Unfortunately, her articulation of these words and especially her sentences was somewhat problematic.  For a while, I thought it was improving on its own and with my emphasis on correct pronunciation, but one summer weekend in 2014, we attended three parties with three different groups of people.  Watching Rosemarie talk to so many different children and adults, I realized how few people could understand what she was saying.  The next week, I called a friend for a recommendation and set up private speech therapy sessions.

And after our first meeting, what was the first question Rosemarie’s wonderful speech therapist asked me? I knew it before she even finished the sentence:

“Does she use a pacifier?”

I answered honestly. I explained my reasons for letting her keep it. Our therapist was very understanding and kind. She didn’t pressure me but plainly explained that while there was no definite proof, it seemed many of Rosemarie’s speech issues were connected to the binky and while they would improve with therapy, she couldn’t truly learn to make certain sounds without being rid of the binky.

The time had come. I knew she wouldn’t adjust well so I made a plan. First, the binky was gone during the day. She could no longer use it nap.  Much to my dismay, she pretty much stopped napping. Now and then, she would doze off in the car or after a very active day but for the most part, naps were a thing of the past.

Santa Claus Is Coming to Town 

In September, we began planting the seed. We told Rosemarie Santa would be taking her binky this year to give it to another baby whose family didn’t have much money.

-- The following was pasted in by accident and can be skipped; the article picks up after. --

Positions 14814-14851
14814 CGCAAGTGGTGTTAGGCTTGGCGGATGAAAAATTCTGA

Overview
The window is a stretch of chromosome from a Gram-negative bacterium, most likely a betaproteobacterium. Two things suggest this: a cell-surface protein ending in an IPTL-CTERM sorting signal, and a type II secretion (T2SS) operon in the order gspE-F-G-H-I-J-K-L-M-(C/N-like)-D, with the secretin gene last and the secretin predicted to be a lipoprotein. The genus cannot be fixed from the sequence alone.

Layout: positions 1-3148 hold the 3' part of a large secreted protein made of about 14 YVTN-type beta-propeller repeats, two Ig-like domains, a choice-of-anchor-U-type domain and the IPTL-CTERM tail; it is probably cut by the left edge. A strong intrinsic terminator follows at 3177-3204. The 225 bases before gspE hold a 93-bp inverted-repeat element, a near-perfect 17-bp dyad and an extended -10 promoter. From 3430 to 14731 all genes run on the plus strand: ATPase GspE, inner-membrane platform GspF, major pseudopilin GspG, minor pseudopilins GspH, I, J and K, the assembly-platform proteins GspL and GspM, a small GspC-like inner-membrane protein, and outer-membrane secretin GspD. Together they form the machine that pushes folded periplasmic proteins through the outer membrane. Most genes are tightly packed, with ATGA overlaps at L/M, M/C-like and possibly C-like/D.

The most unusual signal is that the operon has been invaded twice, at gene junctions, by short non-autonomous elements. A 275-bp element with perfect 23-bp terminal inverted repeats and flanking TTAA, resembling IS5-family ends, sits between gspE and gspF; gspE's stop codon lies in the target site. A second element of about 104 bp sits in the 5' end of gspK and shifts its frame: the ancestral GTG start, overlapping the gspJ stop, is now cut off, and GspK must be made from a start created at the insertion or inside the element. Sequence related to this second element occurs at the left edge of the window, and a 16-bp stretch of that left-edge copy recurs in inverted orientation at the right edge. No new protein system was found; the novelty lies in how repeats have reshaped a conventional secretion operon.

She ate it up. She started telling others about her binky and Santa.  She picked her special present she would receive for being so kind to this other baby:  a Dora house.

For three months, we talked about it and talked about it. One morning in early December, our elves brought Rosie a surprise: a letter from Santa and a picture of Billy, the baby who needed her binky. Rosemarie was elated.

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Two weeks later, we returned from vacation. Rosemarie and I went straight to my mother’s from the airport. Anthony, A.K.A. Santa, sneaked home to set up Rosemarie’s new bed, an early surprise! In a second letter, Santa explained that since Rosemarie would sleep without a binky that night, he wanted her to have a big girl bed fashioned with Anna and Elsa bedding.

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When she walked into her room once we were home, she was amazed.

That night, we brought Rosemarie into her room for bedtime, an envelope in hand to send her binky to Santa. The scene was pathetic. Rosemarie sat on Anthony’s lap, clutching her binky to her chest.

“I don’t want to send my binky to Santa, Daddy. I’m going to miss it,” she cried, her blue eyes wet with tears and her cheeks red with flush.

“It’s okay, Rosie,” Anthony explained, “You know Billy doesn’t have a binky and he needs one. You have to help him.”

“You can do it, honey,” I said, “and then you’ll sleep in your big girl bed.”

This went on for a little while until we finally convinced her. I held out the envelope. She reached across with her little hand and dropped the binky in, only to burst into tears the moment it fell to the bottom.  She reached out her arms to me and I hugged her while she cried on my shoulder.

And who else cried?  Why, Mommy and Daddy of course.  Like two fools, we looked at each other with tears on both our faces.

It’s Not Over Yet

That night, Rosie had a hard time falling asleep. I stayed with her. I laid with her. I sat in the chair and sang to her. And that has pretty much been the case for the past month.  Rosemarie was a wonderful sleeper before. After a story and a lullaby, she would go to sleep on her own. She woke up here and there, of course, but for the most part, slept through the night.

Without the binky, she is much more needy at bedtime.  Anthony or I stay in the room until she falls asleep and many nights, she wakes up crying more than once and has trouble falling back asleep.

I can’t lie. I hasn’t been that fun. And I’m a definitely more tired with less sleep but things could be worse.